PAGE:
The Kresge Foundation—in fact, in my view, probably all foundations—exists for times like these. Times defined by crisis and great need.
For the last three years, Kresge has been expanding its grantmaking to better address society’s most intractable problems. Our perspective has been to take the long view, one of the hallmarks of strategic philanthropy. But in September 2008, at our thirdquarter board meeting, and barely two weeks into the burgeoning economic crisis, something told us we were dealing with a reality the likes of which none of us had ever seen.
We vowed then and there to quickly get a sense of what the nonprofit sector was facing—and then to develop ways to help. We sensed, correctly, that nonprofits would be confronted with a combination of immediate needs and long term concerns, all caused or exacerbated by the economic turmoil that was unfolding. And we agreed we would attend to these issues while not neglecting our newly established long-term priorities.
Within weeks, we surveyed our grantees and asked them to assess their situations— and Rip Rapson, Kresge’s president and CEO, renewed our commitment to stand with them during the crisis in an open letter posted on our Web site. He continues to update the nonprofit community in this way every few months; meanwhile our program teams work one-on-one with those who expressed great need. We are doing what we vowed to do. We are helping.
I am very proud of our response—what we did, how we did it, and how we continue to step up. For an organization that is 85 years old in 2009, this operational agility is truly remarkable. We realize now that the strategic work we have been pursuing these last three years has prepared us well for this new world with more demands and far fewer resources.
Our values criteria has focused our efforts on the poor and disadvantaged in this country, the deterioration of our cities and rural areas, and the health of our planet. Our expanded grantmaking methods—growth capital, operating and program support and program-related investments among others, as well as the facilities capital challenge grant—offer us the flexibility to help in ways most useful to an organization. And, our team structure and staff of subject-matter experts who are deeply immersed in our fields of interest make us better able to work more precisely and effectively on the ground.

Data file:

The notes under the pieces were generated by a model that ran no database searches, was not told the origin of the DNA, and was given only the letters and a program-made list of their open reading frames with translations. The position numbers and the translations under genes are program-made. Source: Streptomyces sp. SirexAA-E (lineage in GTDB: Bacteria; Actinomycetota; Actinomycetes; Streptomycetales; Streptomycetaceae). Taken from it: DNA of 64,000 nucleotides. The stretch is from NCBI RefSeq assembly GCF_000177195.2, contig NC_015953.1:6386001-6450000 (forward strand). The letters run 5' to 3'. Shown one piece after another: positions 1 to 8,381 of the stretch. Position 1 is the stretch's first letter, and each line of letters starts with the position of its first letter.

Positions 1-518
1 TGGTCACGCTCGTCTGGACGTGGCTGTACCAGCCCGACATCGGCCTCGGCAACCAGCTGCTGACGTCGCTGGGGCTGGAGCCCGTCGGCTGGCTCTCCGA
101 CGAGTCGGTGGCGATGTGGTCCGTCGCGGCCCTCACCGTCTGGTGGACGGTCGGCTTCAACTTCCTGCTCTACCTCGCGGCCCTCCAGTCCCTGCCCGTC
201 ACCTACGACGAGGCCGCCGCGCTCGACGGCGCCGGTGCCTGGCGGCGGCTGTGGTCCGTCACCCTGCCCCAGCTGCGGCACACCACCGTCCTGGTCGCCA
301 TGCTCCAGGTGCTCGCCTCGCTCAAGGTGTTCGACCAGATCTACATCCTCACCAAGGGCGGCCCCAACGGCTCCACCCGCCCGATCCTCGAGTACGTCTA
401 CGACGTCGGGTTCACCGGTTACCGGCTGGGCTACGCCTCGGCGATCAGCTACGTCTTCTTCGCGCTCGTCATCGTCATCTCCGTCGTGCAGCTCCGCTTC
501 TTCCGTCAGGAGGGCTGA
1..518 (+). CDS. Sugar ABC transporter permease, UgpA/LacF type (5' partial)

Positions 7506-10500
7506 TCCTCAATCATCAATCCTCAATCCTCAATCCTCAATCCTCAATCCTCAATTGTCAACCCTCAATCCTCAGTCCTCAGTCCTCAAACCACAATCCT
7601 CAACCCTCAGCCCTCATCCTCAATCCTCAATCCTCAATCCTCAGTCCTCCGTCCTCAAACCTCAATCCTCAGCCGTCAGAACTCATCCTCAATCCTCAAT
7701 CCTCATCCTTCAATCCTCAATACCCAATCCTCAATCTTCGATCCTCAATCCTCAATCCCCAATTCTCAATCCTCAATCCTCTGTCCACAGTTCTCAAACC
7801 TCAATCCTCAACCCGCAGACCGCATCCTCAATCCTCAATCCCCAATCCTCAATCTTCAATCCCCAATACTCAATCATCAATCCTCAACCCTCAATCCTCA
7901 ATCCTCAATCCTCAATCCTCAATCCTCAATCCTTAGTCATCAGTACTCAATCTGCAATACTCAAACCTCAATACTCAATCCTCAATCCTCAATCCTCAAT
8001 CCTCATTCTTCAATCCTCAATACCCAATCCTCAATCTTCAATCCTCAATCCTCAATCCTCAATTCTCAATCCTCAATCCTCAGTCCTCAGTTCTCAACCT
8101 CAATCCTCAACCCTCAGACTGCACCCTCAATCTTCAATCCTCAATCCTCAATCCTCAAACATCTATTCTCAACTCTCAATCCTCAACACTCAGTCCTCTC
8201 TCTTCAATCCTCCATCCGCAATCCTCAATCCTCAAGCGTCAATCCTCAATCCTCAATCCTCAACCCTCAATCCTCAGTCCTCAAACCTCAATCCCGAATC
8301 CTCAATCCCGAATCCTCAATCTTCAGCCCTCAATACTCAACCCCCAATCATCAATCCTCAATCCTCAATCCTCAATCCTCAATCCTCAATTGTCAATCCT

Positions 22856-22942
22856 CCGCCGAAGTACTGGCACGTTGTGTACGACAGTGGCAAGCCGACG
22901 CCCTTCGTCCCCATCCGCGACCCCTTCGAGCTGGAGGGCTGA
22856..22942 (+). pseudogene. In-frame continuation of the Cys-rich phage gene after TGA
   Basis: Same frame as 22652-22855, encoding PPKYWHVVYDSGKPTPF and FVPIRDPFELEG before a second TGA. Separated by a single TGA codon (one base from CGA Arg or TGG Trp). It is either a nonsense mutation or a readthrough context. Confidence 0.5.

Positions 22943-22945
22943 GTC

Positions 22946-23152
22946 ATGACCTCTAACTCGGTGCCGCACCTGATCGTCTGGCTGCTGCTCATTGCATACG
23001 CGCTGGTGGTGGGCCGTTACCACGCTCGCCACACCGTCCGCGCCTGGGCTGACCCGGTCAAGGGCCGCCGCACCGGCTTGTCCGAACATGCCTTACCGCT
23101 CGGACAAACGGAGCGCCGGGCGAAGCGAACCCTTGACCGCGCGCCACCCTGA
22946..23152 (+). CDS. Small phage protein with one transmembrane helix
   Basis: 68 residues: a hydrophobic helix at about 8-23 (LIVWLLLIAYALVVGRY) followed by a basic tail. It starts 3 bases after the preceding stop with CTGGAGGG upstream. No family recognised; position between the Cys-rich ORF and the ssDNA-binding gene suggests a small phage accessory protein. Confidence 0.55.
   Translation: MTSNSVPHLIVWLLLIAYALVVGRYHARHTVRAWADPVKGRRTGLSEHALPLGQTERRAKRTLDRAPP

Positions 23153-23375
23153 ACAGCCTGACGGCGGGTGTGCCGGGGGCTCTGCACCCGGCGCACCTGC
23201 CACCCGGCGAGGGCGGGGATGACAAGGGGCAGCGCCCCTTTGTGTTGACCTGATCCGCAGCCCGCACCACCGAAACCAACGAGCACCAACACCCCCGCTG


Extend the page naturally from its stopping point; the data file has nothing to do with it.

Through a stronger network of partnerships and connections with our grantees, we can readily get the lay of the land; we know the thought leaders and we can expeditiously assess where our money or influence should go. These relationships enhance our ability to put our resources to the highest and best use—to have one plus one always add up to more than two.
Well before the extent and severity of the economic downturn was apparent, we pledged to maintain our 2009 grantmaking at the levels awarded in 2007 and 2008. Although our assets have fallen, we have taken actions to protect our own financial capacity and, as a result, our endowment is secure.
Had anyone told me, as I was writing my letter for the 2007 annual report, that within 12 months the sustainability of the nonprofit sector would be in question, I wouldn’t have believed it.
Thankfully, our mission to promote human progress allows us the greatest latitude to prioritize and innovate without abrogating our founder’s wishes. That was the wisdom of Sebastian Kresge. With this freedom, we are focusing our immediate efforts in the human services arena—food, shelter, and emergency assistance.
Like our grantee constituencies, we are wrestling with issues we have never wrestled with before. And we don't have all the answers. But it is precisely because of these uncertain circumstances that the job of the Kresge Foundation is crystal clear: to help keep nonprofit organizations healthy so they, in turn, can serve and sustain those who are suffering and in need. That is our motivation. That is our passion. That is our duty.
Never before have I been more grateful for and reliant on my fellow trustees and our CEO than I have been this past year. Their judgment and dedication to doing what is right is unparalleled, as has been their willingness to put in the time and effort to properly position the foundation for strength in these very difficult times.
If ever there was a time for us to step up and lead, it is now. And that is exactly what we are doing.
Elaine D. Rosen
Chairwoman of the Board
The Kresge Foundation